I interject that one should not leap to the conclusion that this rescue policy was in the spirit of the Good Samaritan -- unless we want to consider Europe the needy traveler. I joke that during the Clinton years, which saw Soros's great influence on State, US foreign policy was run out of a post box in Belgium. The joke probably overstates the point, but it does seem the US during the Clinton era was always acting in the EU's best interests, whether or not this served US interests. I suppose that's why Rumsfeld once observed that perhaps what State needed was an American desk.
In any case it's mixing apples with oranges, if you'll pardon the expression, to say that US support for the Orange candidate is support for democracy. And it's sophistry to argue that supporting the Orange candidate is perfectly in line with Bush's call for this to be Liberty's century.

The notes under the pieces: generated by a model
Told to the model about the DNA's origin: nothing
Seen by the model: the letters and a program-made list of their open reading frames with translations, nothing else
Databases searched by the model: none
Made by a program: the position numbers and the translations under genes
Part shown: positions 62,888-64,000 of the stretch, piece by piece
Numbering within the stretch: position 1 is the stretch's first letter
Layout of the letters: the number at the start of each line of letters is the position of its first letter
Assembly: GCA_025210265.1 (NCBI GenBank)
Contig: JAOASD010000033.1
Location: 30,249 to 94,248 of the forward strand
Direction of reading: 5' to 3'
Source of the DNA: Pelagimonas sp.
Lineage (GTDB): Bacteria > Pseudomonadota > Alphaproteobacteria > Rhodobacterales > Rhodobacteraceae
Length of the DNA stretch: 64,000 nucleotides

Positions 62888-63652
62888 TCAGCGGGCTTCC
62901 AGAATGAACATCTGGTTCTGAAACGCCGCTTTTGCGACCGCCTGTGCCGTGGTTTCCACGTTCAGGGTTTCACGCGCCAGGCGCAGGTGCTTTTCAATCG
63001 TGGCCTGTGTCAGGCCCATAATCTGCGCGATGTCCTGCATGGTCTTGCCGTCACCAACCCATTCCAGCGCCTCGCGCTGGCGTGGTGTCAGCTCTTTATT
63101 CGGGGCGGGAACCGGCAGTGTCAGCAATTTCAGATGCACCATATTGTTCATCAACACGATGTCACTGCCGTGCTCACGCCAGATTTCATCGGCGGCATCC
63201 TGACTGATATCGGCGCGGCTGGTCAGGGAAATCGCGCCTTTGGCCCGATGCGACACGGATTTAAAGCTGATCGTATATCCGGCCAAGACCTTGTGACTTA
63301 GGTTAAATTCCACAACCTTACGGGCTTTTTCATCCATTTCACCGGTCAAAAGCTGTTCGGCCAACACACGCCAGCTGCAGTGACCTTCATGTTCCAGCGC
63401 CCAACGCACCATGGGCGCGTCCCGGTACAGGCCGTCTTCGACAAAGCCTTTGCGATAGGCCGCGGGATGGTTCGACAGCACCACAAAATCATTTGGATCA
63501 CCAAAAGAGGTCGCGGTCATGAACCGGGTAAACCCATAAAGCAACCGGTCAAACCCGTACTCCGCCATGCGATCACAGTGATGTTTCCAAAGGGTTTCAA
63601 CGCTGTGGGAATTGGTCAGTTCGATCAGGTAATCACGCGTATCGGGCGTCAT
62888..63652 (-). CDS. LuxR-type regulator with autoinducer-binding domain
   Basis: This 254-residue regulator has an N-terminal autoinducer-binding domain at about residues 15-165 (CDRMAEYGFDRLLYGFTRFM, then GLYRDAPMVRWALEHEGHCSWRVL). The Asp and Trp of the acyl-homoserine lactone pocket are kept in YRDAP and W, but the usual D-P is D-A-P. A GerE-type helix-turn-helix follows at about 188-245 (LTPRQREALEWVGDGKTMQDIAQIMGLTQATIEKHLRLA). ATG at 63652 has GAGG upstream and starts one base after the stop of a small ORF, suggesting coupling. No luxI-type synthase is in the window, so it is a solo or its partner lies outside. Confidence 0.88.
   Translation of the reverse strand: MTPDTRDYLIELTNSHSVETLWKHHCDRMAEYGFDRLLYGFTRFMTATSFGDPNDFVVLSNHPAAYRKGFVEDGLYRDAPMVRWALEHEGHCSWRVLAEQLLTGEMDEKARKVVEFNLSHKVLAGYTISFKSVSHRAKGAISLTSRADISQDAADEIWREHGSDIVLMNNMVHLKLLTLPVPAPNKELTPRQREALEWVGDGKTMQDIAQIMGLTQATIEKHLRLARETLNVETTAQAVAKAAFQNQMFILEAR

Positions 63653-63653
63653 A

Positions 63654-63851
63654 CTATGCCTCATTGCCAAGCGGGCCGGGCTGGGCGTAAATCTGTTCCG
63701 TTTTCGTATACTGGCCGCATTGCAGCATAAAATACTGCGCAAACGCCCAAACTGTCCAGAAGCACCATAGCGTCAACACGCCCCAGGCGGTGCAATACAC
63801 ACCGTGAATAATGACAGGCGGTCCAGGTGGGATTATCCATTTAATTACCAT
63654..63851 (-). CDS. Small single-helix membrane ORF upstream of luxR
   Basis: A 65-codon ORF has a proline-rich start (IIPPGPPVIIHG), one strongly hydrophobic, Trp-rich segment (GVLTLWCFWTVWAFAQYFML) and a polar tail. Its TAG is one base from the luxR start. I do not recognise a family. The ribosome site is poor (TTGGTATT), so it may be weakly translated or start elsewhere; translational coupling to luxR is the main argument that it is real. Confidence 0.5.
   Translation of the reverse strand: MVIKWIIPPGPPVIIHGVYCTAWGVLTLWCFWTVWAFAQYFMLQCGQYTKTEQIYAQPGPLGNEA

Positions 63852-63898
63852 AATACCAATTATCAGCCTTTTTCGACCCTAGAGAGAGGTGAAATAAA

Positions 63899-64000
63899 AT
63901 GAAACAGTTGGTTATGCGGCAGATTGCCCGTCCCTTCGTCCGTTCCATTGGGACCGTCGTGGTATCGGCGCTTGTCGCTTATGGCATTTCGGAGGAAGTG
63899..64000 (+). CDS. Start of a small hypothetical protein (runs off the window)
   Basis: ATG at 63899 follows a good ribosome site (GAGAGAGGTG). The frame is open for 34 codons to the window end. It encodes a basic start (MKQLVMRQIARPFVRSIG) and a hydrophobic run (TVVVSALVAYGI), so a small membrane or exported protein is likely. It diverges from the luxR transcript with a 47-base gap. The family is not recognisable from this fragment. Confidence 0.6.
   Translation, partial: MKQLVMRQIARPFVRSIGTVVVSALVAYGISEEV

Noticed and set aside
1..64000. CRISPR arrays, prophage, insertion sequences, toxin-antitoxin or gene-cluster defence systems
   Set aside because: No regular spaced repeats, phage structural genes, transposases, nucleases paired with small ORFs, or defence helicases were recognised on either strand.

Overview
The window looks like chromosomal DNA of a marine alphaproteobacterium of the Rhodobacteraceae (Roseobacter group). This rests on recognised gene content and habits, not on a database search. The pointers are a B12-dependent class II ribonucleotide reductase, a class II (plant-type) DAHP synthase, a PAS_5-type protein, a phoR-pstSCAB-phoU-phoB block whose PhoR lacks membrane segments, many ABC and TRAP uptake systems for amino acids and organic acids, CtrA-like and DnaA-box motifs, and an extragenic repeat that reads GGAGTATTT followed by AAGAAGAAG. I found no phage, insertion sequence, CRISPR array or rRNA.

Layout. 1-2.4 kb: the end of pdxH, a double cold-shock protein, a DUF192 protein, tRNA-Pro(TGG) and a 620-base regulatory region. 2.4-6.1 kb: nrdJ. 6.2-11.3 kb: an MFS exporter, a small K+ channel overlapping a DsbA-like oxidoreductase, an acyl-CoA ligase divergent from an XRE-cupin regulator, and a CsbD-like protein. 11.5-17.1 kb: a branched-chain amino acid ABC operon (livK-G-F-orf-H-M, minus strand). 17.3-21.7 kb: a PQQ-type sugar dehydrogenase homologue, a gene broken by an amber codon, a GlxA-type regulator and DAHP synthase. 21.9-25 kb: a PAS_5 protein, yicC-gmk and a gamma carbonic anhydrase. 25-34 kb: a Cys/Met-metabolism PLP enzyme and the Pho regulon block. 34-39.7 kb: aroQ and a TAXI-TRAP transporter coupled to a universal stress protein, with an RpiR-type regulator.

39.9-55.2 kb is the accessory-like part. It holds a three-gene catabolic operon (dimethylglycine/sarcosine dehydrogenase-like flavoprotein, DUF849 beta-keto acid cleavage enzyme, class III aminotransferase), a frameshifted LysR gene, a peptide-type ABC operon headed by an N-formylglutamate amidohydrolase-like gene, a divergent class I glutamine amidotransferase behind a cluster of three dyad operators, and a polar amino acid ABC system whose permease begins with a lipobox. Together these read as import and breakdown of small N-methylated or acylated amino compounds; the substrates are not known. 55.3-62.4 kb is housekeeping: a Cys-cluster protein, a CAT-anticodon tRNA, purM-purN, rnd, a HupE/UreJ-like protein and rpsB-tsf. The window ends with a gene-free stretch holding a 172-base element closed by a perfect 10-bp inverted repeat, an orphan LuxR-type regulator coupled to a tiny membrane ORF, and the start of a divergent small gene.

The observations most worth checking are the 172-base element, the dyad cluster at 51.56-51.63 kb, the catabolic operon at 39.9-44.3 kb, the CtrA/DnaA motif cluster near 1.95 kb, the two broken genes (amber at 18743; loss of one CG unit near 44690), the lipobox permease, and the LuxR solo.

Of course we want to see democracy spring up everywhere. This is on the theory that democratic countries don't fall prey to widespread civil unrest and aggression against neighbors, and don't produce terrorists who will lob bombs at us. However, the way the US players went about promoting democracy in Ukraine helped bring that country to the edge of civil war, and raised the specter of a breakup of the country.
The US does not carry all the blame for what happened in the aftermath of the disputed Ukraine election. And even with no US involvement, the situation might easily have played out exactly the same. But if we are trying to feel our way toward Liberty's century, we must closely study US involvement in Ukraine for lessons and warnings.